Iranian officials Sunday condemned new sanctions announced by the U.S., accusing it and Israel of taking out their failures in the Gaza Strip on Tehran. Alaeddin Boroujerdi, head of Iran’s Majlis National Security and Foreign Policy Committee, called the sanctions a “flagrant violation” of last year’s Joint Plan of Action that came as talks began on Iran’s nuclear program.

“The U.S. and Israel are trying to make up for their failures by imposing new sanctions [on Tehran] as they see Iran is responsible for their fiasco in Gaza,” Boroujerdi said on the government-run Press TV. He added Tehran’s support of the Palestinians was instrumental in the outcome. A cease-fire currently is in effect in Gaza, but the agreement did not address some of Hamas’ key demands. More than 2,100 Palestinians were killed and 11,000 injured in the fighting that began in July.

Iranian Foreign Minister Mohammad Javad Zarif said at a Sunday news conference Iran’s response to the new sanctions could “be unpleasant to the other side,” but did not elaborate.

Boroujerdi said Iran should register its objections at the next round of nuclear talks, which are set to begin in mid-September on the sidelines of the annual United Nations General Assembly meeting in New York after the involved parties failed to meet a self-imposed July 20 deadline for an agreement.

Foreign Ministry representative Marziehy Afkham said Iran rejects the U.S. action as an “unacceptable and unilateral interpretation” of Iran’s agreement with the so-called P5+1 -- the five permanent members of the U.N. Security Council (the U.S., Russia, France, China and Britain) plus Germany, the Tehran Times reported.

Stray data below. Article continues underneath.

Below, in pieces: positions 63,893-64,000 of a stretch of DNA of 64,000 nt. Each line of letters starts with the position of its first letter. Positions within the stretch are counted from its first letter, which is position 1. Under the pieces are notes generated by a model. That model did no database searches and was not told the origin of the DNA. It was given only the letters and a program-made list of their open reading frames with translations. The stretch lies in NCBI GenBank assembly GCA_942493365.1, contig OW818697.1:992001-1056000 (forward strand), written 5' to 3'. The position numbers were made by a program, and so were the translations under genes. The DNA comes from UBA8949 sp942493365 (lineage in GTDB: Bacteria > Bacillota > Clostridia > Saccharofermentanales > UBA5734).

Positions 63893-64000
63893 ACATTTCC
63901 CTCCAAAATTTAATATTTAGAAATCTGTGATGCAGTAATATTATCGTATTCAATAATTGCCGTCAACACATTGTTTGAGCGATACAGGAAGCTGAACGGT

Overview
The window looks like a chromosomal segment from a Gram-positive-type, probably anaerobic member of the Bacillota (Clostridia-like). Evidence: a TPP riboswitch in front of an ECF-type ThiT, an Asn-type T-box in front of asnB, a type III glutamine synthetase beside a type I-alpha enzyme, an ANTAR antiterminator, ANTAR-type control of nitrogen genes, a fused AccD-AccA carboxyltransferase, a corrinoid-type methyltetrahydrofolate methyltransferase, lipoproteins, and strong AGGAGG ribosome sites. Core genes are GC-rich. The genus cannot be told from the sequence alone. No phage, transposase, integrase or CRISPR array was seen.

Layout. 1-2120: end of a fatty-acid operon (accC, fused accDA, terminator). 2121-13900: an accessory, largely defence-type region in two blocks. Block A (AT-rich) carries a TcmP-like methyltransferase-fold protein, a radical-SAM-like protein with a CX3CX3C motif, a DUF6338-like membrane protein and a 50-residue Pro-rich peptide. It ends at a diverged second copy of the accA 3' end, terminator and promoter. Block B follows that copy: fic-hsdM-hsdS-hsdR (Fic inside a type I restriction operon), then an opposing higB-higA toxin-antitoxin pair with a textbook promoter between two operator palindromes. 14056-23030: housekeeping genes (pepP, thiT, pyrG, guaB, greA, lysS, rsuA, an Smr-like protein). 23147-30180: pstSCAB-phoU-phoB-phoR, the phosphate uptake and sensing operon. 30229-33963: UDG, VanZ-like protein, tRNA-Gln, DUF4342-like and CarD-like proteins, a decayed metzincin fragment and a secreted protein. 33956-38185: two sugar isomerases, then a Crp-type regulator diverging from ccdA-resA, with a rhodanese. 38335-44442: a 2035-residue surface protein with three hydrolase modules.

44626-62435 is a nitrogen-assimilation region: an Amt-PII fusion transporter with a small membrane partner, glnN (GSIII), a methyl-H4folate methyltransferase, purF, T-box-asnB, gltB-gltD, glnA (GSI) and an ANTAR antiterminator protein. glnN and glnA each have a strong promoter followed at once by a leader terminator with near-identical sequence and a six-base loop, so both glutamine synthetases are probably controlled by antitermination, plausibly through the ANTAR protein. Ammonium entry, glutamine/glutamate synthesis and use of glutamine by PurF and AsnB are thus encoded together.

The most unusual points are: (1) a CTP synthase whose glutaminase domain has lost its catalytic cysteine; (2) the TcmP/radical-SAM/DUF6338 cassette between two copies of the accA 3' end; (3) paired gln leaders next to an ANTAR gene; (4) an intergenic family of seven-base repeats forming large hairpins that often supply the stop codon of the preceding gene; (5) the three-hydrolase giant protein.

Iran maintains its nuclear program is for civilian purposes only, but it long has been suspected in the West there’s a military component to it.

The U.S. Friday announced sanctions on more than 25 Iranian individuals and companies, involving banks, oil companies, airlines and shipping firms. Afkham called the action “negative and counterproductive” and said it questions the “seriousness, honesty and goodwill” of negotiators for the world powers. A White House statement said the action was part of a strategy to crack down on groups trying to evade the restrictions.

Iranian President Hassan Rouhani Saturday questioned whether the U.S. had “adequate goodwill” to reach a nuclear agreement and called the new sanctions “an ugly move.” He also said at a news conference Washington can never be trusted -- a tone that harkened back to earlier Iranian regimes and in stark contrast to the one he tried to set when he took office a year ago, the New York Times reported.

Rouhani called the restrictions “illegal and crimes against humanity.” He added: “Our people distrust Americans. It would be better if Americans could do something that could help to build some trust in the future. Unfortunately, their moves only deepen distrust.”